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T RE HERALD.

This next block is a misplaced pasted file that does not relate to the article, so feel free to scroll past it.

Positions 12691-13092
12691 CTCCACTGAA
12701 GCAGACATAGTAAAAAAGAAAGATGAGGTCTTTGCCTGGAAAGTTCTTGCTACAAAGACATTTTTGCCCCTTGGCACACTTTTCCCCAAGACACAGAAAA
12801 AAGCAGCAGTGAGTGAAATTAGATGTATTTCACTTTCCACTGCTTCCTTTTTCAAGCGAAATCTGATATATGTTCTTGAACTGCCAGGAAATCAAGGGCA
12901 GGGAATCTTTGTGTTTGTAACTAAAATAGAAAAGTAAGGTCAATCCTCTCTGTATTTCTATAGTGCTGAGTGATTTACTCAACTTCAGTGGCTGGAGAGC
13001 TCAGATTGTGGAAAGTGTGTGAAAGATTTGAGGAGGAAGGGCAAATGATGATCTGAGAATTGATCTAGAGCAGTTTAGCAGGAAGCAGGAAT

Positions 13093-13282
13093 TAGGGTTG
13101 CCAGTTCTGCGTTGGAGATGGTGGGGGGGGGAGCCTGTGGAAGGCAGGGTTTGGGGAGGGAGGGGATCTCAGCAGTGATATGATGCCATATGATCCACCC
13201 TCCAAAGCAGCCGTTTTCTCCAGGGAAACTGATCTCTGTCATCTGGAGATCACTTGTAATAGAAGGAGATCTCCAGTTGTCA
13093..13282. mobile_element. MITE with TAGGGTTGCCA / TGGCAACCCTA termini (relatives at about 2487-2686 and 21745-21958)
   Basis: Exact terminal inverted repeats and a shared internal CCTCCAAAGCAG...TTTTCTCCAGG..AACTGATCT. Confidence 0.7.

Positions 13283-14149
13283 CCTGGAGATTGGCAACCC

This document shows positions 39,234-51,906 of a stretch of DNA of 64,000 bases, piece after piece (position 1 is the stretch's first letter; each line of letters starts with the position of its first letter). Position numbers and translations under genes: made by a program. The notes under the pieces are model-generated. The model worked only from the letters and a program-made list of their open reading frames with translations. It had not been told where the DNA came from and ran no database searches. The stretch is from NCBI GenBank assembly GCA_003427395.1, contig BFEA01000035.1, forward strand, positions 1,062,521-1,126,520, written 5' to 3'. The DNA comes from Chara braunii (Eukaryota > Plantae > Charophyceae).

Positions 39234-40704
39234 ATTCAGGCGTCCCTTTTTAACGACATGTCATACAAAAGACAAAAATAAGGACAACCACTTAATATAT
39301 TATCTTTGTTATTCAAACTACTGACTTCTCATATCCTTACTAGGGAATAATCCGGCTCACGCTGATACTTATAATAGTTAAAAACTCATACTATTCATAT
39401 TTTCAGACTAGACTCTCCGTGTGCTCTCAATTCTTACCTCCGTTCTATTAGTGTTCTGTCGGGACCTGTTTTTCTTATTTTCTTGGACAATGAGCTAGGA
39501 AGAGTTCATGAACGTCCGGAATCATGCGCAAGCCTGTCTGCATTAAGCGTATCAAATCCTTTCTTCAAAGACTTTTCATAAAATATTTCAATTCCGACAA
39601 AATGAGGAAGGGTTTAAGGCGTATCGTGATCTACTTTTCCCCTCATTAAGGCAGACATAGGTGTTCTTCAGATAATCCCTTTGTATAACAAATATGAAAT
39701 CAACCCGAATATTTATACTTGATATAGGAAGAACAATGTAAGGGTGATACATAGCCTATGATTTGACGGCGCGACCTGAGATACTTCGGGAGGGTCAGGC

Vot, 1, No. 10. HAVRE, CHOUTEAU COUNTY, MONTANA, HURSDAy, SEPMBER 8, 1904. $2.00 Pa YILR - II I I I I I I III I I II] I i / I /I mini nu num b uuuu 8mmnunmnu. i m !'lmmi I'linm • . The Havre Herald A. C. LENDER, PUBLISHEE. Entered at the postoffice at "Havre. Mon t ana. as secondclass mall matter. THE HERALD, OFFICIAL UNION PAPER TRADES AND LAB)R ASSEMBLY Or HAVRE -Meets every Tuesday evening at the Citz Hlall. HAVRE RARTENDERI'S INTERNATIONAL LEAGUE oF A MERICA-Meets on the first and third Monday of each month at the Convert Hall. HAVRE COOKS AND WAITERS' UNION meets every Wednesday evening at Lawson's barber shop. HAVRE MACHINIST'S UNION-meets on the second and fourth Wednesday of each month at Chestnut's hall. HAVRE BRICK MASON'S AND PLASTERER'S ITNION-meets every Thursday on Second street. HAVRE RETAIL CLERK'S ASSOCIATION meets on the first and fourth Friday of each month. HAVRE CARPENTER'S UNION-meets every Friday evening at Chestnut's hall. HAVRE BOILER MAKER'S UNION-meets on the first and third Tuesday of each month. H AV RE MER ICAN FEDERATION OF LABOR meets the first and third Thursday at Chest nut's hall. HAVRE UNITED MINE WORKERS OF AMER ICA-meets the second and fourth Saturday of each month. HAVRE TEAMSTER'S UNION-Meets the first and third Saturdays of each month at Chest nut's hall. Democratic National Ticket. For President-. ALTON B. PARKER, of New York. For Vice President HENRY G. DAvis, of West Virginia. GREAT DAY IN HAVRE Five Hundred Men Were in Line Of Parade, and Never Was the Day More General ly Observed. Labor Day was a gala one in Havre when an army of five hundred work ing men formed, into line at Chest nut's corner with gaily bedecked floats, representative of the different unions and the business places of Havre. The day will be pleasantly remembered on account of the splendid parade of the forces and the ideal sunshiny weather. Headed by the Citizen's Band of Havre, the procession marched to Preston's Grove where Major Martin Maginnis of, Helena, State Superin tendent W. W. Welch of Helena, W. G. Conrad of Great Falls, Rev. W. B. Young and Rev. Francis W. Pool were introduced and welcomed by Mayor Newman and, Pres. John Pur cell of the Trades and Labor Assem bly, as speakers for the occasion. After invocation by Rev. Francis W. Pool, Maj. Maginnis started the ball rolling and held the closest atten of the large assemblage in an address replete with logic and from the stand point of one who takes an optimistic view of existing conditions. He de fined the laboring man as one who by the exertion of mind or body produc es wealth or adds to the sum of hu man knowledge, or who satisfies hu- t man desires. That the day will come when all men will come into possession of their birthright, 'the right and opportunity for a larger life and truer liberty, and all will join, not the-pursuit of selfish pleas ure, but of true happiness. Rev. W. B. Young made a masterly talk that more than met the expecta tions of his friends. l He told how the status of labor is rising before us like the sun in thegeast. We see the com ing of a new day in which every breath of Joy, in which no woman shall wear gorgeous raiment woven from the rags and with the tears of her sister's toil; no man shall be surfeited in wealth by the coinage of the crystalized sweat of his brother. All men and all women of all lands shall be free men and free women. Then shall we be brothers indeed; then shall the golden rule be the rule of all human ity. State Supt. W. W. Welch, the old time favorite among Havre unionists, did not dissappoint the boys and made everybody glad with an offhand address that held his hearers in rapt attention. His talk on Colorado's la bor history during the past few months was particularly appreciated. In part he said, "Capital has always claimed and still claims the right to combine. Manufacturers meet and determine on prices, even in spite of the great law of supply and demand. Have the laborers the same right to consult and combine? Manufactur ers meet and determine on prices, ev en in spite of the great law of supply and demand. Have the laborers the same right to consult and combine? The rich meet in the bank, the club house and the parlor. Workingmen, when they combine, gather in the street. All the organized forces of so ciety are against them. Capital has the army and navy. In Colorado mine owners have the legislature, the judiciary and executive departments. When the rich combine it is for the purpose of "exchanging ideas." When the poor combine it is "conspiracy." If they act in concert, if they really do something, it is the "mob." If they defend themselves it is "trea son." How is it the rich control the departments of government in Colo rado. In this country the political power is equally divided among men. There are certainly more poor than are rich. Why should the rich con trol? Why should not the laborers combine for the purpose of electing the executive, the legislative and ju dicial departments? When will they find how powerful we are?"" W. G. Conrad delivered a brief ad dress that made a decided hit with his listeners, especially the men who are joining hands all over the country in the fight against Orient labor. He stated that while the Chinese ques tion was comparatively settled, there is still a greater danger menacing the country by the increase of Japanese labor in the United States; that un less their emigration was restricted the competition would not be confin ed to laundry help and dishwashers, but with our clerks and more skilled labor, and should their combat with Russia be successful, the Japs might endeavor to depose the generals of the United States army. The field sports were called on di rectly after the speaking, resulting as follows: 100 yard dash, free-for-all-First prize $3.50 hat by Havre Commercial Co.; 2d, $2.00 -pipe by Daniel Boone. Lee Dunham 1st, J. H. Patterson 2d. 100 yard dash for fat men, 200 lbs. or over -1st box of cigars, A. R. Jen sen; 2d, $1.00 knife, Mitchell & O'Far rell. J. N. Stacklan 1st, J. L. Green 2d. 65 yds. ladled' race-1st pair lhdies slippers, Lou Lucke: 2d, 1 pair lace hose, boston store. Nora Healy 1st, Barbary Gowry 2d. 100 yard boys race, 9 to 15 years Ist, sweater, Auerbach & Son; 2d, base ball mit, Beckstead Drug Co. Emery Goss 1st, Joe Odegard 2d. 100 yard girls race, 9 to 15 years 1st, pair shoes, Peter DesRosier; 2d 1 brooch, B. Strouse. Rose Robinson 1st, Phylis Smith 2d. High jump, free-for-all--st, box ci gars, Richardson's store; 2d, pair cuff buttons, Churchill. F. B. Fecker 1st, Prof. T. J. Troy 2d. Putting the 16 lb. shot-1st $3.00 hat, Fair store; 2d, box cigars, L. Newman. Prof. T. J. Troy 1st, F. Rayno 2d. PROVIDE THE BOYS With CHOTHING for School Days Have you properly considered the strain that the average boy subjects his clothes to? We have and have provided for and against it. The clothing is stylish, and thoroughly dependable and sold for less money than equally good clothing is sold for elsewhere. Boys Two Piece Suits That are well made, in fine plaid; striped and latest nut brown colors; Suits that are good $5.00 values down to $2.50 Boys Three Piece Suits Including cassimer suit, and chevots $9.00 down to $4.50 Boys Iron Clad Hose .25c per pair. Boys' Negligee Shirts with and without collars at 50c Boys Buster Brown Ties, all colors at 25e "THE HUB" M. AUERBACH & SON, THE BUSY CORNER THE FIRST NATIONAL BANK OF IAVRE CAPITAL 2s,ooo ... SURPLUS Xs,l.0o IIAVRE, MONT. W. E. HAUSER, Prest. SIMON PEPIN, Vice Prest. J. C. PANGOAST, Cashier. INTEREST PAIR ON TIME CEIIFICATES OF IEPOSIT AT TIE RATE OF TIEE PER C PER ANNUM FOR SI MONTS R FOUR PER CENT PER ANNUM FOR ONE TER. Throwing hammer, free-for-all--lst, 1 dozen photos of winner, O. S. Goff; 2d, box cigars, DesRosier & Herbert. Prof. T. J. Troy 1st, Frarik Fecker 2d. Hop-step-and-jump, free-for-all--st, meal ticket, Judd Cafe; 2d, $3.00 in trade, H. W. Gross. Frank Fecker 1st, Lee Dunham 2d. Tug of war between shop men and other unions-To the winners, I bar rel beer, Havre Brewing Co. Other unions won. For the prettiest baby-1st high chair, presented by The Annex; 5 lb. box chocolates, Louis -Bey. Maoma, daughter of Mr. and Mrs. W. H. Means won 1st, and Stewart, son of Mr. and Mrs. Peter DesRosier took the second prize. The day's festivities concluded with a dance at the opera house in the ev ening, in which all joined hands in a dance that was enjoyed by all who participated. Sheriff Jeff O'Connell and Chief of Police McCann, of'Ielena, were Havre visitors Saturday and incidentally looking after the political lineup.